July 30, 2013
La Comtesse de Ségur is best known for Les Malheurs de Sophie, but Xavier garnished each night of our stay in Provence with a chapter from Mémoires d'un âne (1860) - the life of a donkey told from his own perspective...how he has both benevolent and evil owners, how he saves a little girl from a fire, comforts a chronically sick girl, finds toddler orphans on his path, encounters bands of thieves and recounts small moments of donkey glory - all set in the Second Empire of la belle France. All the little ones tucked under the sheets listening with cocked heads at times, asking about little-used French words deployed by the Comtesse, admiring Cadichon the donkey along the way. These are the moments I learn the most about the French, their language and our cultural differences. We Americans love a happy ending to every tale, whereas the French - even for their littlest beings - don't mind calamity punctuating the tale.
July 23, 2013
July 22, 2013
While in Provence, Xavier felt inspired. He wanted to play farmer. So, he hopped on the tractor at the house in Eyragues and mowed a field or two next to the vines and the fruit trees, Marguerite saddling up for the fun. Equally spirited.
Cousin Louise, who followed Colette's lead and danced, mimed and paused in sync with Miss 15-month old.
I love my Louise and now that we live back in NYC, she is far too far away.
Ma Marie. Colette & Marie had a special bond. First, Marie and Colette look alike. I see Marie in Colette all the time and when they would trot along hand in hand it was totally apparent they were kin. It was sweet to see Colette next to her French cousins because she fit - she looks just like them - big brown eyes and chestnut hair. When we take her to the Johnsons, she is a lone wolf surrounded by her little blondie/blue eyed cousins.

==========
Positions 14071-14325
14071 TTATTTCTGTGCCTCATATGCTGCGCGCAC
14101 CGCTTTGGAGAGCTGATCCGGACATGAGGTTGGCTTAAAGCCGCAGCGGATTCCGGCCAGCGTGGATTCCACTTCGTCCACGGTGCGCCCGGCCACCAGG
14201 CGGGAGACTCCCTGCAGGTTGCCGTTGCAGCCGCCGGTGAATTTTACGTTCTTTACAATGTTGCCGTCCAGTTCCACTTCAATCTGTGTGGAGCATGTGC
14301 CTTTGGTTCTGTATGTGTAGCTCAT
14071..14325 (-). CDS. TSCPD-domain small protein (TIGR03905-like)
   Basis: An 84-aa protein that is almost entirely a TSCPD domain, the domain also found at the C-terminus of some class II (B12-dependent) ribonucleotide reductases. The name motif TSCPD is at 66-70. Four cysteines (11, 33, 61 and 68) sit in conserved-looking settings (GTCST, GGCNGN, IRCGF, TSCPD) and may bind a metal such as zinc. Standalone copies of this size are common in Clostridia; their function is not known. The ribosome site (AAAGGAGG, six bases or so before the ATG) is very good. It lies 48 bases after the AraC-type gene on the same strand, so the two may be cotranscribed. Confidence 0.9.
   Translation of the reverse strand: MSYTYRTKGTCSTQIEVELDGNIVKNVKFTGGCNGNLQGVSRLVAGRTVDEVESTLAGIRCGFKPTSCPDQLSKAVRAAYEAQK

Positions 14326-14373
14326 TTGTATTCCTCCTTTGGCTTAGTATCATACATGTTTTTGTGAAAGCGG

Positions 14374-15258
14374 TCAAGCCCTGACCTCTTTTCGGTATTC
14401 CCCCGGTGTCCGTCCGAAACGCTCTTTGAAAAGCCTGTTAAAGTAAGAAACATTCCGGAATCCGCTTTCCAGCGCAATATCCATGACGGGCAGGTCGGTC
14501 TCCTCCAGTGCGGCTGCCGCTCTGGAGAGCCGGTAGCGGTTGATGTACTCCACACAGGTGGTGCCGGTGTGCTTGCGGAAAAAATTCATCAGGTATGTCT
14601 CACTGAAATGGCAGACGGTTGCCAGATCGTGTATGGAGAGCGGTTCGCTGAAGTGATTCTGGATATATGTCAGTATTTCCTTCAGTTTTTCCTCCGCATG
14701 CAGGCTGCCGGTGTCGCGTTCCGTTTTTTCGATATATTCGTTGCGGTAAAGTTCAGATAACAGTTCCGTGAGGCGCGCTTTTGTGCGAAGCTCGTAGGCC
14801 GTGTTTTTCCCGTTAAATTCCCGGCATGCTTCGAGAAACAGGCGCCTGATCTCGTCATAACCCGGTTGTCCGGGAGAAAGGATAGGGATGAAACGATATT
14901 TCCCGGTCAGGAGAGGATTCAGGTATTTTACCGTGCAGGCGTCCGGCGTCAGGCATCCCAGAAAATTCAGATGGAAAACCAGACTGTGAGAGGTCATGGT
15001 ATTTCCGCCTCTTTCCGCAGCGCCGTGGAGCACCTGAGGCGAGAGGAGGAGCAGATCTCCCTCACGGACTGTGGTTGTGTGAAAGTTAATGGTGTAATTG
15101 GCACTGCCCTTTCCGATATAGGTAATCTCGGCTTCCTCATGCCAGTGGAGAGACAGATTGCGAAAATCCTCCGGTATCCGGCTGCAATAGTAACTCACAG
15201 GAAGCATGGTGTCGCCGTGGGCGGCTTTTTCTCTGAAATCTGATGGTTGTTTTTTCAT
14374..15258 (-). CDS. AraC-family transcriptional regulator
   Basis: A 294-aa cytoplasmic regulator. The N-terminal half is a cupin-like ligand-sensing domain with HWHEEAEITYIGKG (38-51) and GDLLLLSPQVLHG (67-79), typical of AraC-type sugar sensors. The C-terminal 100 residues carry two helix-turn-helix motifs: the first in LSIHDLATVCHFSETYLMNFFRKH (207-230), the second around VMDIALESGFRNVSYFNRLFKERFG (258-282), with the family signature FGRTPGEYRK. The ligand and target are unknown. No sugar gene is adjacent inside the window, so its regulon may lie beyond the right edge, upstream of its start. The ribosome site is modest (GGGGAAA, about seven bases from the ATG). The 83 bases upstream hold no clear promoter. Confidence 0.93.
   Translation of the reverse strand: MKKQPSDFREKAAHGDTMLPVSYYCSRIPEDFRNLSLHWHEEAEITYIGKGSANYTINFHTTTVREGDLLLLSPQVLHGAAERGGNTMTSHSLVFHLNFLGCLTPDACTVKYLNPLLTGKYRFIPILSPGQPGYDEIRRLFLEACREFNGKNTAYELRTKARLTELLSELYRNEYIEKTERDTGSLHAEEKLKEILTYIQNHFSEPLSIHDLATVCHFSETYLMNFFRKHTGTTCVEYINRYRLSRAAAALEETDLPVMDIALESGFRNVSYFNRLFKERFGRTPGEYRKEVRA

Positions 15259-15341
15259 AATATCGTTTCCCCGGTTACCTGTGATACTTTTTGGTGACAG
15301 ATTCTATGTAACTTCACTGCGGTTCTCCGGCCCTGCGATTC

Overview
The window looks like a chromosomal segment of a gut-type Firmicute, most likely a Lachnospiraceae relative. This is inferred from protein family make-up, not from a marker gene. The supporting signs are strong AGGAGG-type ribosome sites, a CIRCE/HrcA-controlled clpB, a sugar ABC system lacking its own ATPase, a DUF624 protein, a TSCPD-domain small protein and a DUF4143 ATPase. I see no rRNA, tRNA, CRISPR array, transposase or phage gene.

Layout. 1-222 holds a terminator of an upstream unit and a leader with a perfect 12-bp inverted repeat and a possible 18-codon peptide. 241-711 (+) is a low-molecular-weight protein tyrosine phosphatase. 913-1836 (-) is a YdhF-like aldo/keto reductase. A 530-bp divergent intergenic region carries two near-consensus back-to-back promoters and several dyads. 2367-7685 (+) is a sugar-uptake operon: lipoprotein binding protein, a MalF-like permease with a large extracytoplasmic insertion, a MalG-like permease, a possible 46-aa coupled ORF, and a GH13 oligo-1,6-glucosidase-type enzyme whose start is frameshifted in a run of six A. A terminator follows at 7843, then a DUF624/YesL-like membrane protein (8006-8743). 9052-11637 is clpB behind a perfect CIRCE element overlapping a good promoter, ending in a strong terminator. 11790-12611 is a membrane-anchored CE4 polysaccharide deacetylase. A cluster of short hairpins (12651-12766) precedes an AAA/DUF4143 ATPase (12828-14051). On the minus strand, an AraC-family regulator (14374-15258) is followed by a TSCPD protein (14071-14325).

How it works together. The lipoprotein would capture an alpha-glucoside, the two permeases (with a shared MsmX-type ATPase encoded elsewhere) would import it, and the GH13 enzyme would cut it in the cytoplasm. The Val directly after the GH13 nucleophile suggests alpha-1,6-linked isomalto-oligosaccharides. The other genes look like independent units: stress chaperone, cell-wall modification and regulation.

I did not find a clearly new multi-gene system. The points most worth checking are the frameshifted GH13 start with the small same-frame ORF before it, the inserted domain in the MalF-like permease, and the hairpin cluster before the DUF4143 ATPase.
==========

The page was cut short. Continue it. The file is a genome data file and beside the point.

Jules and Marguerite had a special connection this round. They played endless card games and connected in mourning over lost cicadas - very sweet last rites performed here.
July 20, 2013
July 18, 2013
One of the most interesting things in Provence is actually not highlighted by the sun: it takes place inside a quarry in the Carrières, a chain of hills called the Alpilles. It is a showcase of impressionist artists - and their take on the light that makes the Mediterranean such a compelling part of France. In the cave of this quarry, the paintings of Monet and Renoir, Signac and Cross, the Fauves, with Camoin, Derain, Vlaminck, Friesz, Manguin, Marquet, Chagall and Valtatare are all projected onto the surfaces of the vast scaling rock (ceiling above you, floors below and all other surfaces). The images swirl and move and overwhelm you as you stand there or move above, beneath in around them. Meanwhile, music by Ravel, Debussy, Gershwin gales through the space. Colette kept swooning, "wow" - eyes wide open, head tilted in all directions. We wandered through the endless quarry entranced.